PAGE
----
2. jman   March 23, 2014 at 1:36 pm

    I’ve dated women of every ethnicity so what do u think? That’s a flawed argument for the record.

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  3. jman   March 23, 2014 at 1:33 pm

    What’s natural about 2 men or women participating in activities against the laws of nature. Procreation not recreation, which is the only outcome of the unnatural act of homosexuality. Sorry, but I call it like I and the majority of people see it.

    Reply
  4. jman   March 23, 2014 at 1:27 pm

    Dear Mr Rogers I refer to u as a bigot due to your intolerance of those of us (which r still the majority for the record)) who do not share your views. I’m sure u and your homosexual minions bash those of us who believe in something other than man. I would b referring to we the Christian, Jewish, and Muslim majority of not just this nation but that of this world. U can’t change God’s law friend, as much as u would like to. Last I checked, deviant behavior was never protected in the constitution.

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  5. jman   March 23, 2014 at 1:14 pm

    If it was the right of my homosexual “peers” then why is it still not legal in the majority of the states my fine feathered friends?

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    • James Rogers   March 23, 2014 at 1:24 pm

      Natural rights exist regardless of their legality.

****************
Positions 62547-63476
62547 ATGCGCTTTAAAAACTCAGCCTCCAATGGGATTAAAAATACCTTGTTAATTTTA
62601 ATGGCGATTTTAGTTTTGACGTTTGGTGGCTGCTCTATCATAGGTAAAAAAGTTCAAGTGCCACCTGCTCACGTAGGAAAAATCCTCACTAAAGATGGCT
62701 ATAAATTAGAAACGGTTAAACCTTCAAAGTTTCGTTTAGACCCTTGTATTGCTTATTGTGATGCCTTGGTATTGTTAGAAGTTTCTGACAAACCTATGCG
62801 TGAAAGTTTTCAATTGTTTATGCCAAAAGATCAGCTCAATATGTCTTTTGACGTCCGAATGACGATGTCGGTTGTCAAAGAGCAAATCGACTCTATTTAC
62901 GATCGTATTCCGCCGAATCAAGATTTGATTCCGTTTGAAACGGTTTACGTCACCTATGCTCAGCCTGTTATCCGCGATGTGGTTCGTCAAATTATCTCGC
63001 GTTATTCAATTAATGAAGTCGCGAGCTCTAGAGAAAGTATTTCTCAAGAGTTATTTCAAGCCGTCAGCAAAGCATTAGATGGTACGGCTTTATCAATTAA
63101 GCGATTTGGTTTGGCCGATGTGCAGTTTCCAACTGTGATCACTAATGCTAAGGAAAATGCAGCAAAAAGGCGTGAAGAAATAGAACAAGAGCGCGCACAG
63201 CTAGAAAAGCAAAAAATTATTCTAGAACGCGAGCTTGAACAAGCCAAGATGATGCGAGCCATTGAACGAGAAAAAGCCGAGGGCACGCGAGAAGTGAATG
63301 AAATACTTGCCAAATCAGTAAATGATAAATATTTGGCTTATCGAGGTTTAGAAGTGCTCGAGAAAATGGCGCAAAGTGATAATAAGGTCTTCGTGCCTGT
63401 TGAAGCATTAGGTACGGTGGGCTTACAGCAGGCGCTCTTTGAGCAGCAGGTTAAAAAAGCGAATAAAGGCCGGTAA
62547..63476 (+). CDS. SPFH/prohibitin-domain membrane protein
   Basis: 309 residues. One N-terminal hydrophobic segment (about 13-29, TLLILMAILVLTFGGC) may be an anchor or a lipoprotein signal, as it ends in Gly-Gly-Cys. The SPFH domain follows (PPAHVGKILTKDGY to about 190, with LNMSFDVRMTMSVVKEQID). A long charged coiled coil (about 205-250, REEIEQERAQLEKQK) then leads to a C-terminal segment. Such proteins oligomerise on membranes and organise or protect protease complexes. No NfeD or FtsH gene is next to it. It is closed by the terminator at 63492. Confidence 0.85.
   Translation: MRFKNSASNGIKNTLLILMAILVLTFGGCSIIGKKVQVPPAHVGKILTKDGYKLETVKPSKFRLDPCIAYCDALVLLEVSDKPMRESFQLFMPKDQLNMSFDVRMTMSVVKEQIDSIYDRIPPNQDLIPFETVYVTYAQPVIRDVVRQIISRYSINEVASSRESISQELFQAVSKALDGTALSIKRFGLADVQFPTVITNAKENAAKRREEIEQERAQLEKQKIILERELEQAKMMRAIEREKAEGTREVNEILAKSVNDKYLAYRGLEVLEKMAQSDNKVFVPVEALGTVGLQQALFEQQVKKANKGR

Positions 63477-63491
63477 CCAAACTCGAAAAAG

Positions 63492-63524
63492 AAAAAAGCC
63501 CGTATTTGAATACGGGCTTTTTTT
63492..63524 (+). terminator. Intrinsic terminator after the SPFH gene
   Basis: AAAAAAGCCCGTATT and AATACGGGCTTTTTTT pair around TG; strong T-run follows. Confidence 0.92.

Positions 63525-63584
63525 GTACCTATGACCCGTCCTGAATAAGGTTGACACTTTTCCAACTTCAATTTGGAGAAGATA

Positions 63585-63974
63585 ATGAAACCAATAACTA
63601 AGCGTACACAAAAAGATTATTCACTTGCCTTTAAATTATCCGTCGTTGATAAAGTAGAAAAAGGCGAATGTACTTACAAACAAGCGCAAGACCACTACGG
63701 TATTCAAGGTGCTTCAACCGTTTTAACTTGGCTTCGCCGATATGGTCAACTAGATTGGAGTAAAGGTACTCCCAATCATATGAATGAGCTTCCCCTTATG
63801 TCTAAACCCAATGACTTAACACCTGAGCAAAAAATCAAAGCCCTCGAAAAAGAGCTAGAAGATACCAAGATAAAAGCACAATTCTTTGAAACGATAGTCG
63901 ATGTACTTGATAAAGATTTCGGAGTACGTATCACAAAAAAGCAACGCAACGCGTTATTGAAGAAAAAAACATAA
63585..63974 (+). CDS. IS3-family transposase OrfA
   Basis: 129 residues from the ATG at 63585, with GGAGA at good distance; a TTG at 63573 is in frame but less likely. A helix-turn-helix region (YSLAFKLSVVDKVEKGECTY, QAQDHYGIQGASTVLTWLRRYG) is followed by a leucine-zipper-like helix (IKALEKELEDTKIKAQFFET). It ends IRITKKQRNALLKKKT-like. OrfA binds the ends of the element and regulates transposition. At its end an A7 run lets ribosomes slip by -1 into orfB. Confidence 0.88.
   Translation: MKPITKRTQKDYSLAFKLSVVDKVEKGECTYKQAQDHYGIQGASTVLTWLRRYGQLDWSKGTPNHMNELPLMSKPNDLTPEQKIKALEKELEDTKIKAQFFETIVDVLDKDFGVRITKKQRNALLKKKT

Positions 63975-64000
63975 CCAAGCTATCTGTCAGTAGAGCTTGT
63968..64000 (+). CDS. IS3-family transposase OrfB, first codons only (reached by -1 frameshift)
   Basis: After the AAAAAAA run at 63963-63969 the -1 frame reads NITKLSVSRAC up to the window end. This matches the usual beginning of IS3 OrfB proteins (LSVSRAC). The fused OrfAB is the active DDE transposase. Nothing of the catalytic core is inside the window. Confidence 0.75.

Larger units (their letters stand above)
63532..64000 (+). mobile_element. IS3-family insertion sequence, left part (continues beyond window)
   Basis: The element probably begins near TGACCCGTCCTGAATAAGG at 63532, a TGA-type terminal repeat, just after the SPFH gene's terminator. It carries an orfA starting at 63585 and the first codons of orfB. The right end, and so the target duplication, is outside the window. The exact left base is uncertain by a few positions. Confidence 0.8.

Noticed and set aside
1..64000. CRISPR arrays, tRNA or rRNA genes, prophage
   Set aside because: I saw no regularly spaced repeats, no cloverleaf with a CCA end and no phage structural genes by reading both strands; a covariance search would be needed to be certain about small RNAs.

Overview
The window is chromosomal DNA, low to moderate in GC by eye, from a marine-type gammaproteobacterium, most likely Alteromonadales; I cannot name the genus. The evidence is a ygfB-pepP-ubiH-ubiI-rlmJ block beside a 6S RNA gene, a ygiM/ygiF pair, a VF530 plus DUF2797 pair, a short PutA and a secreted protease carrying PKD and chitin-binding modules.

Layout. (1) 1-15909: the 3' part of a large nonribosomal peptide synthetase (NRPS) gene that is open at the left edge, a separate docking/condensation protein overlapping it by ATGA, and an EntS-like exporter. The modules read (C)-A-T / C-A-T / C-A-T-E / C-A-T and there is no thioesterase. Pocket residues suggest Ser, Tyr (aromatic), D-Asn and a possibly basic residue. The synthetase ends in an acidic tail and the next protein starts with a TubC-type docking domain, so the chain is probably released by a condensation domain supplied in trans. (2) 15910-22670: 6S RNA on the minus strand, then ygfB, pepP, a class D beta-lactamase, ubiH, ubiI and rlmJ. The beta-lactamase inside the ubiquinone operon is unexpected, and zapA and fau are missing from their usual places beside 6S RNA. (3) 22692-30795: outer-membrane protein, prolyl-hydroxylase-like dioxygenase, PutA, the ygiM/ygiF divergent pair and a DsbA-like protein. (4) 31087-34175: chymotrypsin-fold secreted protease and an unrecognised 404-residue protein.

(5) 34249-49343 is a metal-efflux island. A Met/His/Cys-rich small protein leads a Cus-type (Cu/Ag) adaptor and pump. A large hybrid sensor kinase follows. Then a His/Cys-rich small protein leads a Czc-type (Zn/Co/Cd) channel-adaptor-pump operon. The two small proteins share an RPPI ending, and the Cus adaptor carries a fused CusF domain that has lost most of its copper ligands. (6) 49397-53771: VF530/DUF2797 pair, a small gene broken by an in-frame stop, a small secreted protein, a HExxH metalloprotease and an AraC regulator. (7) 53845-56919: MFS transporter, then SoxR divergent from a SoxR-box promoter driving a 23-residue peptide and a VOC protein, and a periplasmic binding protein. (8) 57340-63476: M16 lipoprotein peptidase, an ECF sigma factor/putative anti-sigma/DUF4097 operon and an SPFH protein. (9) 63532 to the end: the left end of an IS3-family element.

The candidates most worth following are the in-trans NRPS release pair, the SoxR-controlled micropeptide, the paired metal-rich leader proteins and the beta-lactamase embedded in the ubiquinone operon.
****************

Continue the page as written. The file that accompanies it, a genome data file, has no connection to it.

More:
Reply
  6. jman   March 23, 2014 at 1:10 pm

    Let’s c how consistent u r? Answer my question about polygamy. R u for legitimising that as well? After all, they r consenting adults….. What right does the government have with them as well?????

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    • James Rogers   March 23, 2014 at 1:23 pm

      Amongst consenting adults, I have absolutely no problem with polygamy. It works for them and it doesn’t hurt me, so why would I have a problem with it? Since we’re talking about consistency, I haven’t seen you address the topic of biracial marriage. That was once illegal in several states but those states were overruled by the federal government. Do you think biracial marriages should still be banned in stated where the majority believes such a restriction is appropriate?

      Reply
  7. jman   March 23, 2014 at 12:54 pm

    No James Rogers u r the bigot. Seems to me u r towards those that share a fundamentally held belief in marriage being between a man and woman as it has always been, whether Christian, Jew, or Muslim. U hold those that don’t share your beliefs in contempt. U as well as your like minded cohorts, like to try and shame those of us who don’t share your beliefs by throwing out labels and insults. If being a person who holds strongly held convictions and morals then label away girl ; )

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    • James Rogers   March 23, 2014 at 12:57 pm

      Let me get this straight, you believe I’m a bigot because I think two consenting adults should be free to marry? That statement is entirely devoid of logic.

      As iterated previously, I hold you in contempt not because of your “strongly held” beliefs, but because you wish to place those beliefs above the fundamental rights of your peers.

      Reply
  8. jman   March 23, 2014 at 12:40 pm

    What rights r being taken from them? Civil unions give them rights, marriage gives legitimacy to their lifestyle, which last I checked would be the same as those who practice polygamy. Why not legalize those who practice that as well. What about their rights friend? After all if consenting adults practice it then who are the government or the people to deny them. And please don’t cite the supreme court as if they always get it right. Unelected judges with biases like everybody else